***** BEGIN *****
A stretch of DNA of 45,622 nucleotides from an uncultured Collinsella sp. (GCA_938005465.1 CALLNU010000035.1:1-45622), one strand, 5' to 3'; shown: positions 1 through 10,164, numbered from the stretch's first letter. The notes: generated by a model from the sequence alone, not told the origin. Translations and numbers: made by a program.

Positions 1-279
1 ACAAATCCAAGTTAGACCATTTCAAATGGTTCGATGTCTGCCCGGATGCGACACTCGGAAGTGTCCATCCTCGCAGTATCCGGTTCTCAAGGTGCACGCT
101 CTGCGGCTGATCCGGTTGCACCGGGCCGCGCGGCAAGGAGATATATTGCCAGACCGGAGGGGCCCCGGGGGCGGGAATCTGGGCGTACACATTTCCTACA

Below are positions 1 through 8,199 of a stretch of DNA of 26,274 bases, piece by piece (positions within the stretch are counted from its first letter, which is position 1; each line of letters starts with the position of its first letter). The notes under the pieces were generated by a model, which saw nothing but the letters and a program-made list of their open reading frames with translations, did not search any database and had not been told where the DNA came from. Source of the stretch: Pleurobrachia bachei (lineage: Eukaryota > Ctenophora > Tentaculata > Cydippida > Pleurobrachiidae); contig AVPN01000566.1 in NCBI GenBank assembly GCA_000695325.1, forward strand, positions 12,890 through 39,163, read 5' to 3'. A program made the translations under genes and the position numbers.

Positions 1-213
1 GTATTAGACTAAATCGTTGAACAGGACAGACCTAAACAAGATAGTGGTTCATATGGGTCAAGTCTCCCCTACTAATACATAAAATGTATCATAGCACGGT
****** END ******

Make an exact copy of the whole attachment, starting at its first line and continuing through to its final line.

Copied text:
A stretch of DNA of 45,622 nucleotides from an uncultured Collinsella sp. (GCA_938005465.1 CALLNU010000035.1:1-45622), one strand, 5' to 3'; shown: positions 1 through 10,164, numbered from the stretch's first letter. The notes: generated by a model from the sequence alone, not told the origin. Translations and numbers: made by a program.

Positions 1-279
1 ACAAATCCAAGTTAGACCATTTCAAATGGTTCGATGTCTGCCCGGATGCGACACTCGGAAGTGTCCATCCTCGCAGTATCCGGTTCTCAAGGTGCACGCT
101 CTGCGGCTGATCCGGTTGCACCGGGCCGCGCGGCAAGGAGATATATTGCCAGACCGGAGGGGCCCCGGGGGCGGGAATCTGGGCGTACACATTTCCTACA

Below are positions 1 through 8,199 of a stretch of DNA of 26,274 bases, piece by piece (positions within the stretch are counted from its first letter, which is position 1; each line of letters starts with the position of its first letter). The notes under the pieces were generated by a model, which saw nothing but the letters and a program-made list of their open reading frames with translations, did not search any database and had not been told where the DNA came from. Source of the stretch: Pleurobrachia bachei (lineage: Eukaryota > Ctenophora > Tentaculata > Cydippida > Pleurobrachiidae); contig AVPN01000566.1 in NCBI GenBank assembly GCA_000695325.1, forward strand, positions 12,890 through 39,163, read 5' to 3'. A program made the translations under genes and the position numbers.

Positions 1-213
1 GTATTAGACTAAATCGTTGAACAGGACAGACCTAAACAAGATAGTGGTTCATATGGGTCAAGTCTCCCCTACTAATACATAAAATGTATCATAGCACGGT